Armon pointed out that “hands-on experience is the common denominator for all the Tinker and Create courses offered at the after-school programs at Bellingham Memorial School.”
Jennings explained that the STEM classes are scheduled to allow for kids who do not participate in the Y’s traditional after-school childcare program to participate easily regardless of transportation concerns. “Students can take the late bus after participation in our STEM (and other classes) offered after school,” Jennings explained. “So transportation is not an issue.”
Jennings went on to explain the partnership the Y has with Tinker and Create. “We contracted with Tinker and Create to provide us with people who have expertise in STEM that we otherwise do not have. Our goal is to have Doug and his team back in the fall for another 10-week session of courses.
They are taking these STEM classes to the next level. They also teach classes at the Hockomock Y. We’ve had them teach game design, coding to create visual novels, solar-car racing, robotics, 3-D printing and more.”
“Hands on” was the theme of the STEM program offered at DiPietro Elementary School recently. Y staff members who also work with the kids in their after-school program came during the day and offered to the third-graders a STEM-focused class on binary coding.
Jillian Fain, the Y’s Director of Curriculum and STEM, explained, “I try to use the recycling center in Providence to obtain materials for these classes”—(Resources [recycling] for Rhode Island Education, www.rrie.org). She continued, “We get funding for these STEM classes from the schools. Superintendent Peter Marano has been greatly supportive.”
After a simple first coding activity, matching colors to number patterns to create an image, each third-grader who came to the class was handed a sheet of paper with lines of numbers, each string of numbers standing for a letter of the alphabet. The children were given beads of three different colors—they strung the beads in patterns, according to the codes for their initials to create bracelets.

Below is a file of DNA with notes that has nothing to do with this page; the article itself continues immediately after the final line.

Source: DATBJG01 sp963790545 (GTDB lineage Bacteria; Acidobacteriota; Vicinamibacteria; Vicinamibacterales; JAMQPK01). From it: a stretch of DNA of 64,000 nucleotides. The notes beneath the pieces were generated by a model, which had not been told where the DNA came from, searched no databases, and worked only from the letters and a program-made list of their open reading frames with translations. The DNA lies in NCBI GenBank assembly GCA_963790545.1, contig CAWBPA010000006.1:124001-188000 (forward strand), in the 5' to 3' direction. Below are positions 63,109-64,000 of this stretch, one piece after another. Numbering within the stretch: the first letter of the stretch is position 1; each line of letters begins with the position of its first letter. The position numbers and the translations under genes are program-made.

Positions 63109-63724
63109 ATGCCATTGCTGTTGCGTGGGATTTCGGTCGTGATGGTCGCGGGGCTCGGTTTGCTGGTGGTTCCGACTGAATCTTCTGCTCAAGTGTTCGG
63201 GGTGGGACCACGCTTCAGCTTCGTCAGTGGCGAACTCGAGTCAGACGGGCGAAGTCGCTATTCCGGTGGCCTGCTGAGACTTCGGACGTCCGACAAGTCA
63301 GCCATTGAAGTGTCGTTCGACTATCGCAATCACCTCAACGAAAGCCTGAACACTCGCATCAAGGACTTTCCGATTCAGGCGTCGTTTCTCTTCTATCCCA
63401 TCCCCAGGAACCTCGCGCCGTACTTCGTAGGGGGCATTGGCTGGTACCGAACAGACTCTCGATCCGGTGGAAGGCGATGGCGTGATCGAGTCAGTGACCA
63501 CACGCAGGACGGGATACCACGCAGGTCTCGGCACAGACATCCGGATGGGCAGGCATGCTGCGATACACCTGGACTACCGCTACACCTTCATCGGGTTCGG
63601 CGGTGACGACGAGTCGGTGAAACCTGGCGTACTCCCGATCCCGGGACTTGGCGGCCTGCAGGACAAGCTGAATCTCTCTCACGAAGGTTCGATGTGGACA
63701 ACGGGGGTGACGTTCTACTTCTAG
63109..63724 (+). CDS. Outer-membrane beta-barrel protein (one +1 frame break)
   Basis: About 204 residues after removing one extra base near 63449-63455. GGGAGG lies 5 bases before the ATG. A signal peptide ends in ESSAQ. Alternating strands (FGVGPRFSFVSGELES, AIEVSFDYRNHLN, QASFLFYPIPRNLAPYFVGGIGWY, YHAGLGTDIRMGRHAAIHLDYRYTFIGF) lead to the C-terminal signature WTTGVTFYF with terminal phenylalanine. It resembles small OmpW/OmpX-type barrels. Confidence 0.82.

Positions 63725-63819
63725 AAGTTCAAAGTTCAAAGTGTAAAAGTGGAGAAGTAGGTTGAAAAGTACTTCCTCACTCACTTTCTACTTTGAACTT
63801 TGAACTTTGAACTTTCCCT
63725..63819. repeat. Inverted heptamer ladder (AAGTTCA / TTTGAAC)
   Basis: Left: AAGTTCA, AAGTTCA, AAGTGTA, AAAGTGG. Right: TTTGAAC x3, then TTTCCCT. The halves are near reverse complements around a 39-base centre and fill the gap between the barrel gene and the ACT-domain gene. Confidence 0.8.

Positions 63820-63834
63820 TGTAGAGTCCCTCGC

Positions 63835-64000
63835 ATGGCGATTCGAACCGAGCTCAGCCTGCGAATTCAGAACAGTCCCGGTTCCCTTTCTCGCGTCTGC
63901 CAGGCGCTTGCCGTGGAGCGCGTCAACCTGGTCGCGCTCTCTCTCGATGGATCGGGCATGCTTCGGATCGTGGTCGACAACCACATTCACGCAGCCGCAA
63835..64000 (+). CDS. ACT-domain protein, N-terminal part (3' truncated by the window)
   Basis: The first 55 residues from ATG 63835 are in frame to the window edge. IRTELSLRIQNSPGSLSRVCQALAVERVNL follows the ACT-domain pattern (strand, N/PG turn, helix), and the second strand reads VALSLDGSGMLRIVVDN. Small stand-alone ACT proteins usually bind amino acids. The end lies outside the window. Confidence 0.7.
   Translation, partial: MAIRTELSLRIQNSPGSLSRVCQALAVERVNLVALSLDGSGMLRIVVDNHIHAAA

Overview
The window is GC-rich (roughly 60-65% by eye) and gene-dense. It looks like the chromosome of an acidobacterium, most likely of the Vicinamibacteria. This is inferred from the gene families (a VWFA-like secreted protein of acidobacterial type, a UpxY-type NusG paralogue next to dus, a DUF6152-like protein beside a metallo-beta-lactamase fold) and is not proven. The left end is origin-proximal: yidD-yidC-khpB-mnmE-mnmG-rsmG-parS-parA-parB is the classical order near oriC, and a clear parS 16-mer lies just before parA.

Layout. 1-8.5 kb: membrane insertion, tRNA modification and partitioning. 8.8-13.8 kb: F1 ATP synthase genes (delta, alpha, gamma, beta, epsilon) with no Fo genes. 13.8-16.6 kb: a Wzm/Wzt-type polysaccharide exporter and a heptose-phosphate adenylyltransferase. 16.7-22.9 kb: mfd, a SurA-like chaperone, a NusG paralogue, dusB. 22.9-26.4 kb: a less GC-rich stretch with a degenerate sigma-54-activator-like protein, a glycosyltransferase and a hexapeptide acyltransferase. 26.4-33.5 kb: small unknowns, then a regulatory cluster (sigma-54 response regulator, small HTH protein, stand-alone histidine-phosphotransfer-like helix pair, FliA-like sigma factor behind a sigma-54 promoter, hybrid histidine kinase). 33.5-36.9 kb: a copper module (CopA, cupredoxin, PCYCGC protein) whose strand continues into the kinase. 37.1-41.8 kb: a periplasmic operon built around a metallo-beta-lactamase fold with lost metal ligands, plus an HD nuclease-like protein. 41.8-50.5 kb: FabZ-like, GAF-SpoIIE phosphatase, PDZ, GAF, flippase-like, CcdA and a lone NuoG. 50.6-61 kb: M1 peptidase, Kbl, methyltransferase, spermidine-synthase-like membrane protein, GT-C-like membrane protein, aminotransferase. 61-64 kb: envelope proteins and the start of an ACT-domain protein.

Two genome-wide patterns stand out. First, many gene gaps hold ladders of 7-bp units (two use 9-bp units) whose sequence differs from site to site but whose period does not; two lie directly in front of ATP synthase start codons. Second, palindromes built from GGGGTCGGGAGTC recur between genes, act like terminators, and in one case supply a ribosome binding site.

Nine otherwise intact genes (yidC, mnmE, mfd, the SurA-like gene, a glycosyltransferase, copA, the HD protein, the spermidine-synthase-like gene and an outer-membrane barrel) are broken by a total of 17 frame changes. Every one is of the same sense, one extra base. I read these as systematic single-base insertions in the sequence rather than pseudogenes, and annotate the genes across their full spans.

DiPietro STEM 2-- 3rd graders Eden Brown, Aaron Meagher, Anthony Gosselin, William Landrigan, Bryson Nicholson show off their coded name bracelets.
Third-grade teacher Lauren Samek said, “This project helps the kids with number pattern recognition, puzzling, and problem-solving. They have the challenge of not knowing where they’re going and having to think for themselves.”
Fain noted, “We created programs to help schools comply with education standards they need to meet.”
Jennings pointed out, “Last year was a pilot program for the Y. We offered classes in the schools, then went to the school committee for funding for this year, and Jill came on board in October and we started offering classes in January. We will offer classes and programs again next year and, in addition, next year in Bellingham we will help support the schools’ “Maker Spaces”—places with materials for students to tinker with, assembling and disassembling things. We’ll also be running programs during and after school in 2018-2019.”
Jennings also noted, “When we have kids with different learning styles, we modify the activities. We do the same thing, but with different expectations. Kids take these activities home and keep working on them, which expands the engagement. It’s so cool. We love our jobs!”